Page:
What are the effects of competition laws on the distribution of wealth? Could competition law provide a viable and effective instrument to address inequality? These questions are at the heart of a research project conducted in Oxford with the financial support of the Leverhulme Trust.
The study, launched in February 2020, looks at the relationship between competition policy and wealth distribution. The project’s overarching aim is to develop a better, and empirically grounded, understanding of the ways in which competition law legislation, and its enforcement, could materially affect the distribution of wealth and economic inequality. It aims to provide clarity as to the role competition policy could play alongside other policies in addressing social inequality.
Using empirical methods and applying them to rich data sets, the study aims to shed light on the link between competition policy and wealth distribution. The study will include cross-country analysis on a panel data of competition laws and economic factors, as well as a time-series study looking at key jurisdictions, including the United States and the European Union.
The Oxford group will be supported by an international steering committee which includes:
- Professor Andy Eggers (Oxford)
- Professor Amelia Fletcher OBE (UEA and Competition and Markets Authority)
- Professor Bill Kovacic (Kings College, GWU and Competition and Markets Authority)
- Ms. Teresa Moreira (UNCTAD)
- Ms. Ania Theiman (OECD)
- Professor Tomasso Valletti (Imperial College, formerly DG Competition)
More details about the study
Economic inequality is on the rise in most developed countries, and commentators and researchers often point to the usual suspects: globalization, technological advances and regressive taxation. Some have, however, suggested that competition laws form part of the story of inequality. More specifically, that the lack of effective competition law enforcement may provide an explanation to negative wealth distribution trends.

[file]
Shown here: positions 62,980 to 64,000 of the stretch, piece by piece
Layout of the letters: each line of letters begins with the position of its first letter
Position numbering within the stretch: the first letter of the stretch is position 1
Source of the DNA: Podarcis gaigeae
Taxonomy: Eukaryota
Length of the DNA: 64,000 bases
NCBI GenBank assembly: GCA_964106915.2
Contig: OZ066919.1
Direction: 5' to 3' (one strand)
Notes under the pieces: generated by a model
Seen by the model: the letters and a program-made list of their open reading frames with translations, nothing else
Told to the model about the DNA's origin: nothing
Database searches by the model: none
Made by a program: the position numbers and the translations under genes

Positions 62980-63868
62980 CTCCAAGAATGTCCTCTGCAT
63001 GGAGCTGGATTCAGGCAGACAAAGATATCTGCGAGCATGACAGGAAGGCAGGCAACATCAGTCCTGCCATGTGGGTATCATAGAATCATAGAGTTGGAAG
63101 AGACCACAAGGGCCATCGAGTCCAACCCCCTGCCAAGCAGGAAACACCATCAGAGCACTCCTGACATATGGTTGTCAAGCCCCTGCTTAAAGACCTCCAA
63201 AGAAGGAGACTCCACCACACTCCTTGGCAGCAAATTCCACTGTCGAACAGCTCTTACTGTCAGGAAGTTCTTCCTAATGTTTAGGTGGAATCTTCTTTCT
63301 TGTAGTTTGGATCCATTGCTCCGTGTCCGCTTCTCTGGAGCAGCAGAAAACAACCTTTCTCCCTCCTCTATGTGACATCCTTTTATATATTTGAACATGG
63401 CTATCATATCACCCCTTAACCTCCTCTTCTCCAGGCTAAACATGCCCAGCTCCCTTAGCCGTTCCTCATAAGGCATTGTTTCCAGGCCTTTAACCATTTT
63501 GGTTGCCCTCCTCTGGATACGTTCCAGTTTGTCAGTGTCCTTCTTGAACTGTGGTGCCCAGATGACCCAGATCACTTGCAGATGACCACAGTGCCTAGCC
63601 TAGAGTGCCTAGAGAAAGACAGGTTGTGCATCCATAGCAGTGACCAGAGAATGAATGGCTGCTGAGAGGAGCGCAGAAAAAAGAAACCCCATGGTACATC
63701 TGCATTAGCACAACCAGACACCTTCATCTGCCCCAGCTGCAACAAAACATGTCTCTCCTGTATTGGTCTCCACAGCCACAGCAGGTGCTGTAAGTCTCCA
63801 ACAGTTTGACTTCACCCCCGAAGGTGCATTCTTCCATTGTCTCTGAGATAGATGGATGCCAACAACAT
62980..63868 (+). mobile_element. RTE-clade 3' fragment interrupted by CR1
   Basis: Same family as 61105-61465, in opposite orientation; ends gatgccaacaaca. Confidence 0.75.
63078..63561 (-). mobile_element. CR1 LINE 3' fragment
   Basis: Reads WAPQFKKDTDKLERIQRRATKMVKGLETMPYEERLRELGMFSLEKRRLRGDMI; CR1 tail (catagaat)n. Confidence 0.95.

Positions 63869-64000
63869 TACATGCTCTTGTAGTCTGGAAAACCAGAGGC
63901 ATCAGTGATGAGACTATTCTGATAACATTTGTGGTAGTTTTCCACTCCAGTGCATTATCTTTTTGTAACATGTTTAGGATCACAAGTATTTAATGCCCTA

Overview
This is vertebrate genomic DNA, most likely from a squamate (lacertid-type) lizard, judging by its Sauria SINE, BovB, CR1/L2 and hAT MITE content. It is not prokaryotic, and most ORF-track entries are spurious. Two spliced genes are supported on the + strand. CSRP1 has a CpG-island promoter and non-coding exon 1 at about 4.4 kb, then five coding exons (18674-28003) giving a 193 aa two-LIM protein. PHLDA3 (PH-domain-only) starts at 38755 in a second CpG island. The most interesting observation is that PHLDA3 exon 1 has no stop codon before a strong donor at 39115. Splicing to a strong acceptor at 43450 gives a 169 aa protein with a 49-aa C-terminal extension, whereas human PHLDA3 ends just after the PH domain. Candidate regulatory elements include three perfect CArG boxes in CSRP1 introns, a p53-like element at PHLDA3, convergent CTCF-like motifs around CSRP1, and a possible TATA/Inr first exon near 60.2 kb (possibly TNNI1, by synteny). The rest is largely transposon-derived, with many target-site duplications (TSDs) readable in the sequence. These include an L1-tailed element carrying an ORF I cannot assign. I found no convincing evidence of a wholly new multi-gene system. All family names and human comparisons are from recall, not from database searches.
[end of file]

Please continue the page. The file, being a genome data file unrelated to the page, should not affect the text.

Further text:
Until now the debate has mostly been limited to abstract legal and policy arguments. Furthermore, it has been anchored in mainstream economics and based on limited empirical evidence which explores the actual effects competition policy may have on economic inequality.
This research project seeks to address this gap by utilizing empirical methods to shed light on the link between competition policy and wealth distribution. Its results can help us shape more nuanced competition policies and provide a better understanding of their economic and societal impact on different members of a society.
The study will use two key methods of estimation:
The first is a cross-country analysis on a panel data of competition laws and economic factors. This provides a macro view of trends in competition policy and wealth distribution in different countries over the time. It will be used to identify the effects of competition laws scope on economic inequality under a ‘wide brush’ – trying to cluster some observations from this large panel data. This type of analysis, unavoidably, ignores some of the key differences suggested by our hypothesis and potential alternative factors related to economic inequality trends. For this reason, it will be complemented with a micro case-study approach.
The second method involves specific time-series study looking at key jurisdictions, including the United States and certain Member States of the European Union. This methodology explores the effects of competition dynamics, proxied by levels of mark-ups, to inequality indicators, for a more robust result of causality.
Outputs and workshops
This ambitious study seeks to bridge disciplinary divisions, by deepening our knowledge on the effects of competition law on market dynamics, and enriching current debates about ‘fairness’ under competition law.
As the study progresses, the research group will publish empirical and policy papers, exploring the link between competition policy and economic inequality.
Workshops on the topic will be hosted by the University of Oxford Centre for Competition Law and Policy.
Enquiries and comments
The results of the study should be of interest to a wide, interdisciplinary and global audience and have the potential to affect policy debate in years to come. With this in mind, we welcome and encourage comments and suggestions from interested parties and researchers.